Nearly two and a half months ago, I posted here that a reporter had contacted me and waslooking for people to interview who had chosen to opt out of Obamacare. Several dozen of you responded, and I was able to pass along your information for her to include in her article.
The article finally ran last week in the Washington Post (her editor had bumped it until after the end of Obamacare’s open-enrollment period, hence why it’s only now coming out), and I’m pleased to say I think the reporter did a good and fair job explaining what some Americans are doing.
How could a bloated government bureaucracy achieve such low-cost success? As we found out recently, it’s by quietly sticking veterans on a waiting list and putting off their treatment for months-sometimes until the patients are far too dead to need much in the way of expensive care. Which is to say, calling it a “success” is stretching the meaning of the word beyond recognition. And, while the White House insists it learned from press reports about the secret waiting lists, Press Secretary Jay Carney acknowledges that the administration long knew about “the backlog and disability claims” that have accumulated in the VHA.
The article begins:
Just a couple of years ago, Paul Krugman pointed to the Veterans Health Administration (VHA) as a “huge policy success story, which offers important lessons for future health reform.” He gloated, “yes, this is ‘socialized medicine.'”
From the Associated Press:
[M]ore consumers realize they bought plans with limited doctor and hospital networks, some after websites that mistakenly said their doctors were included.
Before the law took effect, experts warned that narrow networks could impact patient’s access to care, especially in cheaper plans. But with insurance cards now in hand, consumers are finding their access limited across all price ranges.
The dilemma undercuts President Obama’s 2009 pledge that: “If you like your doctor, you will be able to keep your doctor, period.”
Via the NCPA.
Paul Hsieh, MD writes:
There will always be limits on who will or will not receive expensive medical treatments. We have no choice about that. But we do have a choice of whether those decisions will be made by patients based on their personal and economic priorities — or by government bureaucrats. The first protects the doctor-patient relationship. The second creates divided loyalties for doctors, who will always be serving two masters. As a doctor, I prefer the first. As a patient, you should too.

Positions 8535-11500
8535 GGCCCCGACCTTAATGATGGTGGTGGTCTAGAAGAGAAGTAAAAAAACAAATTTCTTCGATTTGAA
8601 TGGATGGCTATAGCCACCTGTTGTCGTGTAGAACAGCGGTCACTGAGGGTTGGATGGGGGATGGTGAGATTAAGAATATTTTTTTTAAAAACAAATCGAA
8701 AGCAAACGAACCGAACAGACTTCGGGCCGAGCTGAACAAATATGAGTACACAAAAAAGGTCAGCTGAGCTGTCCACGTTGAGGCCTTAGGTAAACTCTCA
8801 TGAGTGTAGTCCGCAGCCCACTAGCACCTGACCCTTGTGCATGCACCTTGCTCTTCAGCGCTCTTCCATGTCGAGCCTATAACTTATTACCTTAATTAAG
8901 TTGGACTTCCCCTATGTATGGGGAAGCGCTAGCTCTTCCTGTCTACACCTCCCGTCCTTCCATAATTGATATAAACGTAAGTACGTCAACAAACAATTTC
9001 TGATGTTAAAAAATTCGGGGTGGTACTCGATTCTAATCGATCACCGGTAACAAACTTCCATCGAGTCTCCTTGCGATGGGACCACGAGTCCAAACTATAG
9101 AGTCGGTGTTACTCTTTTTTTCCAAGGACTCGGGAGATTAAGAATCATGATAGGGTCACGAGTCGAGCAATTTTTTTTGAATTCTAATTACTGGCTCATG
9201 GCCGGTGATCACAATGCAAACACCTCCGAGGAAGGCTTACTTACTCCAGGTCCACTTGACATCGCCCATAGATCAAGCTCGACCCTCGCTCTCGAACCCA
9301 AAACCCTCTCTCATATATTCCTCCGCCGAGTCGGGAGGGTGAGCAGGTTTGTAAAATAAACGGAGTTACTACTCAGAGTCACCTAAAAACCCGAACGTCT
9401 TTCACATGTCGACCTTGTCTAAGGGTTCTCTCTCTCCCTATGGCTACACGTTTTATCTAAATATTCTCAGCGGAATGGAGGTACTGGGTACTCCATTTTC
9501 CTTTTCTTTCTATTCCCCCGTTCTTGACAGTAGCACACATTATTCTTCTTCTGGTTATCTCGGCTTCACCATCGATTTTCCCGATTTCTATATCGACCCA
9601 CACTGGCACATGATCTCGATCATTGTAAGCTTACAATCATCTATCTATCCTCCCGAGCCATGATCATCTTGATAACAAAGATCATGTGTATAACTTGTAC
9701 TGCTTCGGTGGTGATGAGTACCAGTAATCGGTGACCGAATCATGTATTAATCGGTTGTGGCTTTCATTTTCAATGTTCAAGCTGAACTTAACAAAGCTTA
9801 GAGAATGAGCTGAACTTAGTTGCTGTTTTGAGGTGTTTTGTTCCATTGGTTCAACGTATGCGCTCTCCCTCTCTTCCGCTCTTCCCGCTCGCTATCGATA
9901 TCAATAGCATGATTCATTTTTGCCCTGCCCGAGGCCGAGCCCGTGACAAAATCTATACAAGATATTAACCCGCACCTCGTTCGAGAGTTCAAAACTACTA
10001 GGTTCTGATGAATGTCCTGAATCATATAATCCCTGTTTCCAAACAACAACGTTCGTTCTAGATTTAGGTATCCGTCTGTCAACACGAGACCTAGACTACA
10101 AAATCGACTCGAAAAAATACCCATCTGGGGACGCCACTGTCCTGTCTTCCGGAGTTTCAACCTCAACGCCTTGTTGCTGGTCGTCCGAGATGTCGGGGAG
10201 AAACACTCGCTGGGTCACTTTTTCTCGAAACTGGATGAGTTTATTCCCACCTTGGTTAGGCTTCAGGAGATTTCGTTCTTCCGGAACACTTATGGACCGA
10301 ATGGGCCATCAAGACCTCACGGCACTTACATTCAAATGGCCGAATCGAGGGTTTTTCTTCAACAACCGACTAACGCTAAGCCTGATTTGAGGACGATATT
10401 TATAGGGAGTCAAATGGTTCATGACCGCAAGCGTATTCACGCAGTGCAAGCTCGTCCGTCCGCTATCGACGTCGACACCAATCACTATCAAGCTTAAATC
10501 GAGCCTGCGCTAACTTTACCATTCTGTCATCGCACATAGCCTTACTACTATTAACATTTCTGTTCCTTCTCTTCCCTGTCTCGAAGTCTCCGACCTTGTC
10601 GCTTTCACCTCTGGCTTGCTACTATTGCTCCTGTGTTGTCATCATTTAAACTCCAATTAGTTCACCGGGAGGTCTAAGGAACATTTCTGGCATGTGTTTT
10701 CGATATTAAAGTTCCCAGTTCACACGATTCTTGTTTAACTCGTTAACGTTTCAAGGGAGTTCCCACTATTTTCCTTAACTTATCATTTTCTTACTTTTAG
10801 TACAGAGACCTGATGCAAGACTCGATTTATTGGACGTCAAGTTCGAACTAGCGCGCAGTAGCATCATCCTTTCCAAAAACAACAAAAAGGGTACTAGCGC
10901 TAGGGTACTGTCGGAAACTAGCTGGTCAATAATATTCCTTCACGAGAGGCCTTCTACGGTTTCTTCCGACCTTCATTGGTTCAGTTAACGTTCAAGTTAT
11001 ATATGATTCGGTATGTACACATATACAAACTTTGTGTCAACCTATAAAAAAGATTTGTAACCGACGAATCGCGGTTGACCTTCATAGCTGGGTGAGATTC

Colorado Health Exchange premiums ~ equal to high-risk pool premiums, and you can’t keep your doctor.
Linda Gorman describes how the so-called Affordable Care Act required one Coloradan to leave Colorado’s high-risk pool for a plan on Colorado’s health insurance exchange, Connect for Health Colorado. The premiums are similar, but the exchange plan’s a narrow physician network did not include her doctor. Read more: Colorado Health Exchange Premiums Roughly Equal to Those of High Risk Pool | John Goodman’s Health Policy Blog | NCPA.org.
Do you use sunscreen or sunblock? The Washington Post explains how the FDA forces you to use inferior products:
The tourists flocking to the French Riviera or Spain’s Costa del Sol this summer will slather on sunscreen containing the latest ingredients for protecting against the sun’s most harmful ultraviolet rays.
But American beachgoers will have to make do with sunscreens that dermatologists and cancer-research groups say are less effective and have changed little over the past decade.
That’s because applications for the newer sunscreen ingredients have languished for years in the bureaucracy of the Food and Drug Administration, which must approve the products before they reach consumers.
“We have a system here that’s completely broken down, and everybody knows that it has broken down,” said Wendy Selig, president of the Melanoma Research Alliance, the largest private funder of melanoma research.
Via Marginal Revolution: Still Burned by the FDA.
It’s FDA policies like the above that validate my view of the agency as one run by paternalistic overlords.